A congressionally-mandated plan to require U.S. border crossers to declare funds held on prepaid cards remains stalled at the White House more than a year after its submission for final review.
The rise of online vendors offering to buy bulk gift cards is drawing the attention of investigators who believe the nascent industry may serve as an avenue for money launderers.
The theft of $45 million by cybercriminals exploiting and manipulating stolen prepaid card data highlights weaknesses in how financial institutions monitor the use of stored value products, say security experts.
U.S. lawmakers Thursday criticized federal officials for delays in finalizing anti-money laundering rules and failing to prosecute banks and bankers that facilitate billions of dollars in illicit transactions.
U.S. lawmakers proposed legislation Wednesday to combat the pilfering of tax refunds, now the most common type of identity theft-related fraud in the country.
As U.S. officials work to shield American prepaid cards from abuse by financial crooks, foreign-issued stored value products remain a relatively easy avenue to move money into the United States anonymously.
Government often moves slowly and (hopefully) deliberatively, but one might wonder whatever happened to those pre-paid card readers being tested along U.S. borders.
American officials will begin field-testing prepaid card readers at U.S. border stops next month as part of the lead-up to the Treasury Department regulations governing their cross-border transport, say officials.
Disputes and confusion over which companies will be responsible for anti-money laundering rules on stored value products has delayed federal registration and oversight of the sector, say industry representatives.
Displeased with proposed regulations, federal and state law enforcement officials are asking lawmakers and the U.S. Treasury Department to strengthen controls on the cross-border movement of prepaid access products.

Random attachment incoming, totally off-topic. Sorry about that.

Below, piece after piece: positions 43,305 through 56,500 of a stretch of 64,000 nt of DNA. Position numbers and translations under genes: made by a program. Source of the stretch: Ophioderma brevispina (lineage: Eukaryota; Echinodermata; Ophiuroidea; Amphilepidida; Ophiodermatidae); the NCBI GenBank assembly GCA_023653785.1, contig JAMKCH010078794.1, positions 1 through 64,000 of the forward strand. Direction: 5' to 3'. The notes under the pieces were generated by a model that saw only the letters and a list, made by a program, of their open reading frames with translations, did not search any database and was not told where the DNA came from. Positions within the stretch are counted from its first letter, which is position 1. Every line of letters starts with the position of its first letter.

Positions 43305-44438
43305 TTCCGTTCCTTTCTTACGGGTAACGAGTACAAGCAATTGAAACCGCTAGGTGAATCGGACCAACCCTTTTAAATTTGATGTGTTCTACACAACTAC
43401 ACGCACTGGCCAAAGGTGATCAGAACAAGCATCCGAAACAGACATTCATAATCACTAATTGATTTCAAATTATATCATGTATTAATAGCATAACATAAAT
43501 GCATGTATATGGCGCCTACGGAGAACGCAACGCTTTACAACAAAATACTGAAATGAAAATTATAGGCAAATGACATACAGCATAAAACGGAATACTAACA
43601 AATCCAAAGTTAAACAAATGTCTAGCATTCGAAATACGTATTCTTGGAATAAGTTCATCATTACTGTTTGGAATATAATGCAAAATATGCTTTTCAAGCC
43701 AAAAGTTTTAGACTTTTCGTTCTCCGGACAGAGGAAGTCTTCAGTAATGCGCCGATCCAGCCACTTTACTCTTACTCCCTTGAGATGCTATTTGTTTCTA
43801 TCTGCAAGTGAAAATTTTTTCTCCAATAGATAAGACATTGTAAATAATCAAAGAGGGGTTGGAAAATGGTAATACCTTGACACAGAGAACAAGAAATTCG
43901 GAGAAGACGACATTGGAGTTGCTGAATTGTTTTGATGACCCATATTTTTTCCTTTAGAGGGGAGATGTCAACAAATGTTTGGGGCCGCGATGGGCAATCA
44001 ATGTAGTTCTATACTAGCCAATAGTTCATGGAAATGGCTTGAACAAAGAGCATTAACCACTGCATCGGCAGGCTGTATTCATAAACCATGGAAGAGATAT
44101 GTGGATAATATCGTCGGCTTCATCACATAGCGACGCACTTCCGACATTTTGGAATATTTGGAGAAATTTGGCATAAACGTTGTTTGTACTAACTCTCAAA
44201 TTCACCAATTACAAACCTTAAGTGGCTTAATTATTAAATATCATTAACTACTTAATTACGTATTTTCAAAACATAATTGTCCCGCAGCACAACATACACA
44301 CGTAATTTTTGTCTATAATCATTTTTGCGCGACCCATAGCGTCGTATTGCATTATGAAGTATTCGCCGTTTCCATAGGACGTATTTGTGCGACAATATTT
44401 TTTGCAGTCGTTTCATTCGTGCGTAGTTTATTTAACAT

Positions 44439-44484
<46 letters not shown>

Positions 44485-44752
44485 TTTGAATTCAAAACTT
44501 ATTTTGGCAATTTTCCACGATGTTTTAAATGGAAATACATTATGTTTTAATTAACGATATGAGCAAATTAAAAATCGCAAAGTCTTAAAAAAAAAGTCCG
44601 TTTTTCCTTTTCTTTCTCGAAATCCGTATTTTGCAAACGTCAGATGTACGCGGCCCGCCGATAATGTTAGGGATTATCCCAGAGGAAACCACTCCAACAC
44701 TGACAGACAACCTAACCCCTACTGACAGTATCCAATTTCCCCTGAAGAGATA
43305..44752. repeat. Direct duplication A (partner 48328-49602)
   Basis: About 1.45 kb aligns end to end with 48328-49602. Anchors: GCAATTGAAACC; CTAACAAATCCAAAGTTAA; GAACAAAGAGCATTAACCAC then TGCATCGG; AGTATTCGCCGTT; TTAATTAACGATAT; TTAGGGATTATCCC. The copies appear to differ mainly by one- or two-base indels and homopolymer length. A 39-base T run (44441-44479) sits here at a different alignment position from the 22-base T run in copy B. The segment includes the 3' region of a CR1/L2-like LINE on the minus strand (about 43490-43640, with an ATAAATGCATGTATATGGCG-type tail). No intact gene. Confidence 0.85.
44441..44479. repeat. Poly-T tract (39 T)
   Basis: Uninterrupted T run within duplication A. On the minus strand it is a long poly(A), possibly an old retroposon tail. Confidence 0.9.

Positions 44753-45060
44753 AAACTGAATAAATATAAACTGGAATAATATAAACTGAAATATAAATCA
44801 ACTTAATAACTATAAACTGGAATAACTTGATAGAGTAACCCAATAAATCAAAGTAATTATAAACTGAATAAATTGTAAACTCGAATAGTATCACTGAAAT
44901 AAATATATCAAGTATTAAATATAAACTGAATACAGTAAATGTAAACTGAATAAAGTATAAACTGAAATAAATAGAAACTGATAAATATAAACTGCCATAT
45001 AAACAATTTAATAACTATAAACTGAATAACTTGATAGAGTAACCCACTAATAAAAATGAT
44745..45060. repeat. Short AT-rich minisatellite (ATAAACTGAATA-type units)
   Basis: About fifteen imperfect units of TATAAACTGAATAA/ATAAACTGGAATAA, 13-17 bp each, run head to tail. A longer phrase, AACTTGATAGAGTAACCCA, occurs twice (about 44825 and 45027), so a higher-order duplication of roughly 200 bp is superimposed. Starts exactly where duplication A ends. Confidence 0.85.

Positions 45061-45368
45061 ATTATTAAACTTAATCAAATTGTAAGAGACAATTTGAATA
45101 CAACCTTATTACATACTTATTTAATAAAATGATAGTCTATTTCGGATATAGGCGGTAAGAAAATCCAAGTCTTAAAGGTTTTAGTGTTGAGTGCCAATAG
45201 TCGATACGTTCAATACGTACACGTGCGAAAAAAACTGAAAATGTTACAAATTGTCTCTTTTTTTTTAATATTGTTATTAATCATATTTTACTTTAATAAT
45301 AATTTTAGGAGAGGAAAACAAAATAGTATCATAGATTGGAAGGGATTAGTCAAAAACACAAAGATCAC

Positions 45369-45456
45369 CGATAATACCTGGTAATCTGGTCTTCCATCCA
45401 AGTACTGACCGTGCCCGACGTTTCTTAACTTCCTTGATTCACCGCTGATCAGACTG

A dearth of U.S. Treasury Department regulations governing the cross-border transportation of prepaid access products has hamstrung American efforts to combat Mexican drug-trafficking organizations, according to lawmakers.
The U.S. Treasury Department's proposals to better regulate prepaid access products fail to outline how the new rules will be implemented and enforced, according to a governmental watchdog group.
Several banks are asking the U.S. Treasury Department's financial crimes bureau for the unthinkable: more anti-money laundering compliance responsibilities.
Proposed regulations by the U.S. Treasury Department on the prepaid card industry are raising questions and concerns among anti-money laundering compliance consultants on how the rules can be implemented and enforced.
Money services businesses and sellers of stored value cards will know this summer whether final rules by the U.S. Treasury Department will increase their anti-money laundering compliance duties and costs.
The U.S. Treasury Department will miss a Feb. 22 deadline set by Congress to implement rules subjecting stored value cards to the Bank Secrecy Act, according to consultants and bank lobbyists.
The U.S. Supreme Court okays the extradition of former Panamanian dictator Manuel Noriega, and a prominent Florida lawyer pleads guilty to bilking investors out of $1.2 billion in a massive Ponzi scheme, in this week's news roundup.
We never said compliance professionals had it easy, and 2010 doesn't look to be a year when things will be any better for the anti-money laundering and counterterrorism financing industry.
The U.S. Treasury Department remains on schedule to issue regulations early next year that will bring stored-value cards under the purview of the Bank Secrecy Act, according to a government official.